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Weapons of the Civil War Cavalryman


SKU: 9781472842237

Stock: 0

Price: $32.99AUD inc. GST


During the American Civil War, the mounted soldiers fighting on both sides of the conflict carried a wide array of weapons, from sabers and lances to carbines, revolvers, and other firearms. Though some sections of the cavalry placed their trust in the sabre, the advent of viable breechloading carbines -- especially repeaters such as the Spencer -- was to transform warfare within little more than a decade of General Lee's final surrender at Appomattox. However, output struggled to keep up with unprecedented demands on manufacturing technology and distribution in areas where communication was difficult and in states whose primary aim was to equip their own men rather than contribute to the arming of Federal or Confederate regiments. In addition, the almost unparalleled losses of men and equipment ensured that almost any firearm, effectual or not, was pressed into service. Consequently, the sheer variety of weaponry carried reflected the mounted soldiers' various roles in different theatres of operation, but also the availability -- or otherwise -- of weapons, notably on the Confederate side.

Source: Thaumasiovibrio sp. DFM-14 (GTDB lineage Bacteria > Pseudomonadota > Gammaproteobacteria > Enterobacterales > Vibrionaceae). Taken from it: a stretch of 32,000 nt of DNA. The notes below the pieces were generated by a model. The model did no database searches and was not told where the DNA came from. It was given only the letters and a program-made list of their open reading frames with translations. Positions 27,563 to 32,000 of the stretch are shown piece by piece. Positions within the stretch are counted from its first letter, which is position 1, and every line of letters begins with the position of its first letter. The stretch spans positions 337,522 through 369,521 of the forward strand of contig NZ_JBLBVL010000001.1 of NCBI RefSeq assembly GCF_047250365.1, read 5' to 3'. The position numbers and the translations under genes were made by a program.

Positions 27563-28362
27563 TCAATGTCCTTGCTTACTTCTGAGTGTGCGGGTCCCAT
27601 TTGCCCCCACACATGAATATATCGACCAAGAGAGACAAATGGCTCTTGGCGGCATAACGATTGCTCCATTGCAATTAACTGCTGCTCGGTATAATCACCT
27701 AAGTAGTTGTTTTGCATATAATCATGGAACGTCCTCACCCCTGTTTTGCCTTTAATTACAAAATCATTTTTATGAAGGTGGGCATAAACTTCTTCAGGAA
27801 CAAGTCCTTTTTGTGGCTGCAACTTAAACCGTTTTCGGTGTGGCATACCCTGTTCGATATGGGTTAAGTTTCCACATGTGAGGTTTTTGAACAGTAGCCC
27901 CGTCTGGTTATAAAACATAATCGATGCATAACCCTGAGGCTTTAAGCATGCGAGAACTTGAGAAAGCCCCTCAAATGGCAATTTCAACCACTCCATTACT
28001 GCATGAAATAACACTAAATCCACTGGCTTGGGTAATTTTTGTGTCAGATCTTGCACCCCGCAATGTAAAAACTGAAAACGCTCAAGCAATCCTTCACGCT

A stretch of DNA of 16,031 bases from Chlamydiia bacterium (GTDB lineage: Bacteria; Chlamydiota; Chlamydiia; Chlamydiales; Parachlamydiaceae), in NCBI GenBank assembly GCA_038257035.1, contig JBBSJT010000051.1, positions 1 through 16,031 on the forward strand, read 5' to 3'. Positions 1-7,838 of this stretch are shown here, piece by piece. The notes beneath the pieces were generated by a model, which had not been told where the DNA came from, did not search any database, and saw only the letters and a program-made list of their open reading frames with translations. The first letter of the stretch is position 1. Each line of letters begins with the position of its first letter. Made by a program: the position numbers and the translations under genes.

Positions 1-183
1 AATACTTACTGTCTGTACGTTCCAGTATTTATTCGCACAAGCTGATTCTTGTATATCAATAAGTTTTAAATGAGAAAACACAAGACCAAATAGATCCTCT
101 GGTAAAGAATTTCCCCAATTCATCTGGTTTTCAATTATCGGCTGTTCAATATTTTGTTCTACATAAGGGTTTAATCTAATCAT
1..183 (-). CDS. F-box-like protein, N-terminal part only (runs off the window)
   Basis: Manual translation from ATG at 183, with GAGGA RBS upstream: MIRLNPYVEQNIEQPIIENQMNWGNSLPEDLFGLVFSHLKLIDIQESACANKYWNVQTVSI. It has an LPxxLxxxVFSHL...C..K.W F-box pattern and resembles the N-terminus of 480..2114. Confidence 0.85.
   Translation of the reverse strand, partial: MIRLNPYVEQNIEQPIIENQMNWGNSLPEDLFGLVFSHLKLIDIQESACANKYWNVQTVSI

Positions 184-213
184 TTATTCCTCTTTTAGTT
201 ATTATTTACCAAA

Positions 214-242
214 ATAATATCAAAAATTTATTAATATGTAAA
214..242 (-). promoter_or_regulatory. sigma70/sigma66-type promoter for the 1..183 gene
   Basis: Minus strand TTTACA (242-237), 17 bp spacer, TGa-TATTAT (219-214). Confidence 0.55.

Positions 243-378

Fully illustrated, this study assesses the effectiveness of the many different weapons arming the Civil War cavalryman and analyses the strengths and weaknesses of the decisions made after 1865 concerning the armament of the US cavalry.

 Replete with specially commissioned artwork, this lively study assesses the effectiveness of the various weapons equipping the Civil War cavalryman and the decisions made concerning the armament of the US cavalry after 1865.

John Walter is among the world's most prolific writers on small arms, and the author of 70 books, translated into more than a dozen languages, and authoritative articles in Guns Digest, Shooter's Bible, and The Armourer. He lives in East Sussex, UK.

Adam Hook studied graphic design and began his work as an illustrator in 1983. He specializes in detailed historical reconstructions and has illustrated Osprey titles on subjects as diverse as the Aztecs, the Ancient Greeks, Roman battle tactics, several 19th-century American subjects, the modern Chinese Army, and a number of books in the Fortress series. His work features in exhibitions and publications throughout the world.

Born in Malaya in 1949, Alan Gilliland spent 18 years as the graphics editor of the Daily Telegraph, winning 19 awards in that time. He now writes, illustrates and publishes fiction (www.ravensquill.com), as well as illustrating for a variety of publishers (alangillilandillustration.blogspot.com).

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